Today, it’s just about impossible to find any trace whatsoever of the Third Avenue El. The whole structure has been removed in its entirety. The former support columns, formerly grounded in the roadway itself, have been paved over many times over. The neighborhood surrounding Third Avenue and 55th Street, where PJ Clarke’s still exists today, is not recognizable from the 1940s-era photographs.
Union leader (and former Communist Party member) Michael J. Quill led a losing struggle to save the El, first in public hearings, then finally by picketing. “In the last war there was an extensive mass transportation system to handle those who needed to use such facility because of the necessary curtailment of private transportation because of fuel shortages. Will we have such facilities next time?” he argued in vain. Postponed a few times, the last train ran on May 12, 1955, and the dismantling of the overhead trestles began in earnest.
If you didn’t previously know about the El, is it possible that you could deduce its existence in the past by walking up and down Third Avenue today? Not likely. Nothing remains. It’s like it was never there. Almost.
One slight trace is detectable, however, and this has to do with things to see from the El as mentioned in my post “THE LOST LINE, PART 1.” As I have previously noted, the view from the El is remarkable, and obviously somewhat night and day from the ride underground. For example, pigeons never take off in flight underground.
As I rode the Jamaica El, I discovered that certain things are meant to be noticed from the overhead rails. To this day, fading advertisements of products long gone can be seen in crumbling paint from the brick sides of 3 and four story buildings. “Amorosa’s Scalp Rub” proclaimed one such as my train passed by on the way to Jamaica. “For your hair,” as the sign says…
Also visible from the El, curiously, are the names of buildings as imprinted on the fanciful cornices of buildings. These were obviously intended to be seen from the rails and stations as they are at El level. Names like “Kresge Building” and “Forest Parkway” were clearly visible from the Jamaica El. I am sure Dad noticed the very same names that I saw from the train.
Can such names be seen from the Third Avenue El? The answer is yes!!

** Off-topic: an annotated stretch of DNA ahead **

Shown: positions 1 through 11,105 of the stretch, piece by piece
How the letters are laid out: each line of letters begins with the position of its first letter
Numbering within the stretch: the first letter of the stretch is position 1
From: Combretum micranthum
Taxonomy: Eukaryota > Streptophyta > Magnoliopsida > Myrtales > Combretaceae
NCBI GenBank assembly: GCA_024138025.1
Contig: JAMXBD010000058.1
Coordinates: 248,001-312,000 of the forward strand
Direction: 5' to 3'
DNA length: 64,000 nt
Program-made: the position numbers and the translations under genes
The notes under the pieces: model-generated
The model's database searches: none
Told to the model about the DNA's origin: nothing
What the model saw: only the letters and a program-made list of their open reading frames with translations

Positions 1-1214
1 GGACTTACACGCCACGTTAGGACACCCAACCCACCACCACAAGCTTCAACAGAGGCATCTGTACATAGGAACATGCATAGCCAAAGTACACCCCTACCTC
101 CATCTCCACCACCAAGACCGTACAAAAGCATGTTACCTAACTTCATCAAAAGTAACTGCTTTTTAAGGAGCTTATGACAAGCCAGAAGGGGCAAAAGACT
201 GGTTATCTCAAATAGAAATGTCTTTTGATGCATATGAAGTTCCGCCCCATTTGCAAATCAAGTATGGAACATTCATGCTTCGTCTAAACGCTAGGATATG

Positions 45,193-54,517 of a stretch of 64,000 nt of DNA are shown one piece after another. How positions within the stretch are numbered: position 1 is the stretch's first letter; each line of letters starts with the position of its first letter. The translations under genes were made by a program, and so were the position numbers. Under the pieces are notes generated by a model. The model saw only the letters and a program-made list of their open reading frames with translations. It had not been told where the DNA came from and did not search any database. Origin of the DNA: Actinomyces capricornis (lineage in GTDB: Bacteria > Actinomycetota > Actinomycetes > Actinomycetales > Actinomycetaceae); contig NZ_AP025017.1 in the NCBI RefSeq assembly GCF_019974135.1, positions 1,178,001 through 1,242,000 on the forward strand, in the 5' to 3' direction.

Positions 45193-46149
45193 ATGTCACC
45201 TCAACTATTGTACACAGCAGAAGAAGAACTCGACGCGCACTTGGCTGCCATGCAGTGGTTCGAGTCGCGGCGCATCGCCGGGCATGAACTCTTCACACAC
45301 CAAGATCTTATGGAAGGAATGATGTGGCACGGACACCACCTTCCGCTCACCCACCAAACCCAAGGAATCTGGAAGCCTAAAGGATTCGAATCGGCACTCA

In my Manhattan neighborhood of Yorkville, a German and Hungarian immigrant enclave, I noticed the following fading marker on top of a tired brownstone, doubtlessly present during the El’s heydays. Sometime two centuries ago, a proud immigrant built his own piece of the (Manhattan) rock and imprinted his edifice with the moniker “H. Muhlker’s Building, 1883.” This would have been clearly visible from the platform of the former station at 84th Street and Third:
Just as the proud owners of the Pan Am Building similarly marked their tower 80 years later!
As for the El itself, Dad was typically split decision on whether the Third Avenue El should have been left standing. While he praised the El for the ability to cool off on hot afternoons in August, he readily admitted at other times that the structure itself was “ratty” and an eyesore. My Mom, for her part, loved to go antiquing under the shade of the structure, occasionally finding treasures.
Despite the hoopla over the impending opening of the 3 new stations of the Second Avenue Subway – delayed 60 years – and the new Hudson Yards 34th Street Station opened 4 months ago – the first new station to open in 27 years – it takes little to no calculus to determine that the New York City mass transit system today is actually significantly smaller than it was 70 years ago. This is because of the removal of four elevated lines from the 1930s through 1950s: Second, Third, Sixth, and Ninth Avenues! After demolition of the last El on Third Avenue in 1955-1956, the system had lost 123 stations in Manhattan alone!
Only a miniscule section of El remains anywhere in Manhattan today — only on the 1 train on the Upper West Side, past Morningside Heights on 125th Street.
I wonder if Dad noticed the demolition of his former El station on the Jamaica line, Sutphin Avenue, when it was closed in 1977 and demolished soon afterwards. He never remarked on its passing, just as he never commented on his Lithuanian heritage. His father had died 5 years previous and he no longer had any connection to the neighborhood. He had exchanged his old environs of Jamaica for his new one in Weehawken.
If the Third Avenue El had survived into my time, I would have definitely ridden the 8 train as an alternative to the overcrowded and beleaguered Lexington Avenue line. Instead, the 8 train was 86’ed at the ripe old age of 77. May we all go beyond!
The Author and Mrs. Bernard Olcott No. 2, dining at PJ Clarke’s recently.